[0033] To prepare isocyanate-terminated polyurethane prepolymers, at least a slight mole excess of the isocyanate equivalents (NCO groups) with respect to the hydroxyl equivalents (OH groups) is employed to terminate the polybutadiene homopolymer(s) and/or copolymer(s) with isocyanate groups. Advantageously, the molar ratio of NCO to OH is from about 1.1 to about 4.0 depending on the selection of the particular hydroxyl-terminated polybutadiene homopolymer(s) and/or copolymer(s), optional chain extenders and optional non-butadiene based polyols.

2. Hydroxyl-terminated Polyurethane Prepolymer



[0034] Hydroxyl-terminated polyurethane prepolymers, useful in the present invention, can be prepared by the reaction of an organic polyisocyanate, e.g., a diisocyanate such as any of those mentioned above, and advantageously isophorone diisocyanate, with a stoichiometric excess of the selected hydroxyl-terminated polybutadiene homopolymer(s) and/or copolymer(s). Depending on the reactivity of the respective reactants, a catalyst such as any of those mentioned above can be employed. The reaction temperature is typically in the range of from about 60° to about 90° C.; the reaction time is typically on the order of from about 2 to about 8 hours. The reaction mixture can also contain one or more chain extenders and/or other polyols such as any of those mentioned above.

[0035] To prepare the hydroxyl group-terminated polyurethane prepolymers, at least a slight molar excess of the hydroxyl equivalents (OH groups) with respect to the NCO isocyanate equivalents (NCO groups) is employed to terminate the polybutadiene chains with hydroxyl groups. Advantageously, the molar ratio of NCO to OH is from about 0.3 to about 0.95, and more preferably from about 0.5 to about 0.90, depending on the specific hydroxyl-terminated polybutadiene employed.

C. The Silylated Polyurethane Prepolymer


1. Silylated Isocyanate-terminated Polyurethane Prepolymer



[0036] Silylation of the isocyanate-terminated polyurethane prepolymer can be accomplished by reacting the prepolymer with a silane possessing at least one hydrolyzable group and at least one functionality which is reactive for isocyanate, i.e., an active hydrogen-containing group such as hydroxyl, carboxylic acid, mercapto, primary amino or secondary amino. Advantageously, the silane is a primary or secondary aminosilane of the general formula:

         X - R1 - Si(R2)x(OR3)3-x

wherein X is an active hydrogen-containing group that is reactive for isocyanate, e.g., -SH or -NHR4 in which R4 is H, a monovalent hydrocarbon group of up to 8 carbon atoms or -R5-Si(R6)y(OR7)3-y, R1 and R5 each is the same or different divalent hydrocarbon group of up to 12 carbon atoms, optionally containing one or more heteroatoms, each R2 and R6 is the same or different monovalent hydrocarbon group of up to 8 carbon atoms, each R3 and R7 is the same or different alkyl group of up to 6 carbon atoms and x and y each, independently, is 0, 1 or 2.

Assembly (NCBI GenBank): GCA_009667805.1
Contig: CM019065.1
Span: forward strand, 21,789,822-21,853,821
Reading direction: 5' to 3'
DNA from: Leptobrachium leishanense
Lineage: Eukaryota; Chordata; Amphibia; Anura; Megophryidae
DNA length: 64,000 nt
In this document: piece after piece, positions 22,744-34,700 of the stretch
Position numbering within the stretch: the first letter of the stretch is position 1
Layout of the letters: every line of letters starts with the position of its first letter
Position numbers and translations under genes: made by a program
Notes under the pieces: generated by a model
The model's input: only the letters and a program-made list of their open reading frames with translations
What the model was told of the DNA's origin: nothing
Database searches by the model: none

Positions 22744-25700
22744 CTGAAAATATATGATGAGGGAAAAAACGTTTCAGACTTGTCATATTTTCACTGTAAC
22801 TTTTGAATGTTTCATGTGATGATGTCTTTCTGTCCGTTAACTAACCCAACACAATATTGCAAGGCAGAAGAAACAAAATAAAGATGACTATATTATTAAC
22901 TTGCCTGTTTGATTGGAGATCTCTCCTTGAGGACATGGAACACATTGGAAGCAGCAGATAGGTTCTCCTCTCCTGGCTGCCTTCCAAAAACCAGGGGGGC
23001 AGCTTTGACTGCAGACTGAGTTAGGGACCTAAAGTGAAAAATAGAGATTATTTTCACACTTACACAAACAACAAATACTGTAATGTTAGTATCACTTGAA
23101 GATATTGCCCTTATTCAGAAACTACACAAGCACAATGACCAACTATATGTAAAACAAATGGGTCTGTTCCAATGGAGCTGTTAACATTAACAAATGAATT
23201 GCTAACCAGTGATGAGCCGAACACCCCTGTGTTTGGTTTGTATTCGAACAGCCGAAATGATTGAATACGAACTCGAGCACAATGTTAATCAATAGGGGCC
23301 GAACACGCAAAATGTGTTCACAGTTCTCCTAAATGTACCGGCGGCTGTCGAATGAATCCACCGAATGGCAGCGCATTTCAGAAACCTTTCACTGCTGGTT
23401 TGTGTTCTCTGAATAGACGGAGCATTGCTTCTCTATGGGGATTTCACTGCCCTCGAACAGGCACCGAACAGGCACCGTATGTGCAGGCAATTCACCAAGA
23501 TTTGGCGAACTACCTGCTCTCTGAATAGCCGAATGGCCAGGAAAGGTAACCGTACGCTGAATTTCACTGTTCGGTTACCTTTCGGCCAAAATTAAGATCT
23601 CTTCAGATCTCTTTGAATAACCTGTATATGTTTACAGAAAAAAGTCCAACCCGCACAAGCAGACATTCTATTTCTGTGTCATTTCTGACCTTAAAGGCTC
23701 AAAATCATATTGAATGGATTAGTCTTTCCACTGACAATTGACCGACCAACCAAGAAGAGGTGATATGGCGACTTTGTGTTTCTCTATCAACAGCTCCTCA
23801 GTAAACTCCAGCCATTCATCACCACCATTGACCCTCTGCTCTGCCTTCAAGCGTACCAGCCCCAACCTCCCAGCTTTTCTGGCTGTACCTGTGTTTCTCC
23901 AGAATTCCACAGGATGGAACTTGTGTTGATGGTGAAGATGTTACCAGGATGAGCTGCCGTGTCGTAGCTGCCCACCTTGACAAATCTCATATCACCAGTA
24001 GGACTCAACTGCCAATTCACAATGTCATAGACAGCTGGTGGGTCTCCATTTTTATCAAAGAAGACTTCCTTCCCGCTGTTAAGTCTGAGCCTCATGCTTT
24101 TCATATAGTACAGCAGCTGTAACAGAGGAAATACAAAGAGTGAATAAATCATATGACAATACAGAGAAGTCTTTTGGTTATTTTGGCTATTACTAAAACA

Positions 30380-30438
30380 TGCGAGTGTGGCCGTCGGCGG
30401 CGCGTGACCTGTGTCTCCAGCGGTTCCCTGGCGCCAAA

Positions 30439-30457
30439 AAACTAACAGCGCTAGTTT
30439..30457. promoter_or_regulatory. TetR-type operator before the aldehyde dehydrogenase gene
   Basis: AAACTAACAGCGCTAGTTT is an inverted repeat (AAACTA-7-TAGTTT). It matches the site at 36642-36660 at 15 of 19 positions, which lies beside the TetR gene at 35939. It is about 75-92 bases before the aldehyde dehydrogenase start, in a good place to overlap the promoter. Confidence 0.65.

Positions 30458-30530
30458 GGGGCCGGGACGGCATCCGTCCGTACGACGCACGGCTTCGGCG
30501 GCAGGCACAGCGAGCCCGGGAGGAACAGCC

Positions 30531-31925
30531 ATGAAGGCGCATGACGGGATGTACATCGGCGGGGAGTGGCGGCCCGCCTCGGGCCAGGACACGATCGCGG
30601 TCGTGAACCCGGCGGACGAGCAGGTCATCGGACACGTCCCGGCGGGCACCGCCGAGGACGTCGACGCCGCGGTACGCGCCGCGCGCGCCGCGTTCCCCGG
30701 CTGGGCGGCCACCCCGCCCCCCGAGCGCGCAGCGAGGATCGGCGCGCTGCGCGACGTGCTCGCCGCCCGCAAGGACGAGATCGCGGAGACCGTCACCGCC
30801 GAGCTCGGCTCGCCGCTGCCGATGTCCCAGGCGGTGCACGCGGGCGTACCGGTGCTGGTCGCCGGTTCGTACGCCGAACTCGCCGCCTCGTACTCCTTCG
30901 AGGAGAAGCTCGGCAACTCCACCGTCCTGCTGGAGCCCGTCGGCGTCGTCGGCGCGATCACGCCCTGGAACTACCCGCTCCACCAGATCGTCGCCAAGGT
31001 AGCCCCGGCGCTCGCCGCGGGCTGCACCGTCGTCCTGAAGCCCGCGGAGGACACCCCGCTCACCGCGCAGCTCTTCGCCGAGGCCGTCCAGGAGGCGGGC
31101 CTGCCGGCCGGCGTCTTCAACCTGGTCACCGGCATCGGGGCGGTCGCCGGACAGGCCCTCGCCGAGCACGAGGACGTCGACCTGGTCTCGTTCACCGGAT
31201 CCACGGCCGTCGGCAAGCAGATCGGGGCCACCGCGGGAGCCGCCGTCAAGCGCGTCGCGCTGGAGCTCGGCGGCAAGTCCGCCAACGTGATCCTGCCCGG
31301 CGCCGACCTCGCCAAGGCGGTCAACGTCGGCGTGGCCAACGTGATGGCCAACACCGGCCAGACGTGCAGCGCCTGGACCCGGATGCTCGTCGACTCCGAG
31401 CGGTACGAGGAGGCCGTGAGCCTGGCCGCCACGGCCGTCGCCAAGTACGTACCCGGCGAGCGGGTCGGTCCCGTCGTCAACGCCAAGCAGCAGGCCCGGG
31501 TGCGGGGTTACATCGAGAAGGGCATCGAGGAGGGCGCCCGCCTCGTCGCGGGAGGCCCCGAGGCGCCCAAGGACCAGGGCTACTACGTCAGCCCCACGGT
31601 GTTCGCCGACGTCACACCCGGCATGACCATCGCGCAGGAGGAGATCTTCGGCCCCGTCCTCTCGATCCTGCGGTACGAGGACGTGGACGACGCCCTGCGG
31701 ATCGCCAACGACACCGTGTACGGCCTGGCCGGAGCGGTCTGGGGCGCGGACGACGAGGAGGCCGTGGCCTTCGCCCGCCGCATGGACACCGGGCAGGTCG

[0037] Non-limiting examples of aminosilanes for use in the silylation procedure herein include the mercaptosilanes 2-mercaptoethyl trimethoxysilane, 3-mercaptopropyl trimethoxysilane, 2-mercaptopropyl triethoxysilane, 3 -mercaptopropyl triethoxysilane, 2-mercaptoethyl tripropoxysilane, 2-mercaptoethyl tri sec-butoxysilane, 3-mercaptopropyl tri-t-butoxysilane, 3-mercaptopropyl triisopropoxysilane, 3-mercaptopropyl trioctoxysilane, 2-mercaptoethyl tri-2'-ethylhexoxysilane, 2-mercaptoethyl dimethoxy ethoxysilane, 3-mercaptopropyl methoxyethoxypropoxysilane, 3-mercaptopropyl dimethoxy methylsilane, 3-mercaptopropyl methoxy dimethylsilane, 3-mercaptopropyl ethoxy dimethylsilane, 3-mercaptopropyl diethoxy methylsilane, 3-mercaptopropyl cyclohexoxy dimethyl silane, 4-mercaptobutyl trimethoxysilane, 3-mercapto-3-methylpropyltrimethoxysilane, 3-mercapto-3-methylpropyl-tripropoxysilane, 3-mercapto-3-ethylpropyl-dimethoxy methylsilane, 3-mercapto-2-methylpropyl trimethoxysilane, 3-mercapto-2-methylpropyl dimethoxy phenylsilane, 3-mercaptocyclohexyl-trimethoxysilane, 12-mercaptododecyl trimethoxy silane, 12-mercaptododecyl triethoxy silane, 18-mercaptooctadecyl trimethoxysilane, 18-mercaptooctadecyl methoxydimethylsilane, 2-mercapto-2-methylethyl-tripropoxysilane, 2-mercapto-2-methylethyl-trioctoxysilane, 2-mercaptophenyl trimethoxysilane, 2-mercaptophenyl triethoxysilane, 2-mercaptotolyl trimethoxysilane, 2-mercaptotolyl triethoxysilane, 1-mercaptomethyltolyl trimethoxysilane, 1-mercaptomethyltolyl triethoxysilane, 2-mercaptoethylphenyl trimethoxysilane, 2-mercaptoethyiphenyl triethoxysilane, 2-mercaptoethyltolyl trimethoxysilane, 2-mercaptoethyltolyl triethoxysilane, 3-mercaptopropylphenyl trimethoxysilane and, 3-mercaptopropylphenyl triethoxysilane, and the aminosilanes 3-aminopropyltrimethoxysilane, 3-aminopropyltriethoxysilane, 4-aminobutyltriethoxy-silane, N-methyl-3-amino-2-methylpropyltrimethoxysilane, N-ethyl-3-amino-2-methylpropyltrimethoxysilane, N-ethyl-3-amino-2-methylpropyldiethoxymethylsilane, N-ethyl-3-amino-2-methylpropyltriethoxysilane, N-ethyl-3-amino-2-methylpropyl-methyldimethoxysilane, N-butyl-3-amino-2-methylpropyltrimethoxysilane, 3-(N-methyl-2-amino-1-methyl-1-ethoxy)-propyltrimethoxysilane, N-ethyl-4-amino-3,3-dimethyl-butyldimethoxymethylsilane, N-ethyl-4-amino-3,3-dimethylbutyltrimethoxy-silane, N-(cyclohexyl)-3-aminopropyltrimethoxysilane, N-(2-aminoethyl)-3-aminopropyltrimethoxysilane, N-(2-aminoethyl)-3-aminopropyltriethoxy-silane, N-(2-aminoethyl)-3-aminopropylmethyldimethoxysilane, aminopropyltriethoxysilane, bis-(3-trimethoxysilyl-2-methylpropyl)amine and N-(3'-trimethoxysilylpropyl)-3-amino-2-methylpropyltri-methoxysilane.